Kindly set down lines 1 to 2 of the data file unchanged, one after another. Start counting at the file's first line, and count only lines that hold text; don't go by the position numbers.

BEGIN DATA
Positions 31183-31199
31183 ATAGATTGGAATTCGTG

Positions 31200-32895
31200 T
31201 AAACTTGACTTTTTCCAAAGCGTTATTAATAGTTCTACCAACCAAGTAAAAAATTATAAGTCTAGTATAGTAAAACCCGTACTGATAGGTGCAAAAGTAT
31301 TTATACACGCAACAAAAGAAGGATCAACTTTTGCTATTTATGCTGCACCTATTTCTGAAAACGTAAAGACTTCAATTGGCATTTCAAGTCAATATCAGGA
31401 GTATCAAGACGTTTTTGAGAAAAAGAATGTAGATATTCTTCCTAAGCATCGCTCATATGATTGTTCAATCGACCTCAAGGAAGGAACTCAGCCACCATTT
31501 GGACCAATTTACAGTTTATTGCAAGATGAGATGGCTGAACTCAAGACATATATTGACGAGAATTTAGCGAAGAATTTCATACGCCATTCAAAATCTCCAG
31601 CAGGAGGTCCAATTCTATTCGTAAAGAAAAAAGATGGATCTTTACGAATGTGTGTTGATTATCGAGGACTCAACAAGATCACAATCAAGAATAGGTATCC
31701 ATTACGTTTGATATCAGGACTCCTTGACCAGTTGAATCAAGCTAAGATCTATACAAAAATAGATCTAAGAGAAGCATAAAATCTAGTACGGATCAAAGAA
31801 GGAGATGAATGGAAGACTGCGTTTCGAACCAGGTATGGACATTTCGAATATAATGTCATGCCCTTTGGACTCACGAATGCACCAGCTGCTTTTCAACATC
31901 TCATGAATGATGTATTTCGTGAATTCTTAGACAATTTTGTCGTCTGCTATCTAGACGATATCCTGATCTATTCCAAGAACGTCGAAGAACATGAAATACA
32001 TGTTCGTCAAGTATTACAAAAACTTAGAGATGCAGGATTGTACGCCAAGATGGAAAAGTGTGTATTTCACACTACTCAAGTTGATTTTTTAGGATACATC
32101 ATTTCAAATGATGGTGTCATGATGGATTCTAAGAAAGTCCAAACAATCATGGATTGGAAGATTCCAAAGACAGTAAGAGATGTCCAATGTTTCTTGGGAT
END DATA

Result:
Positions 31183-31199
31183 ATAGATTGGAATTCGTG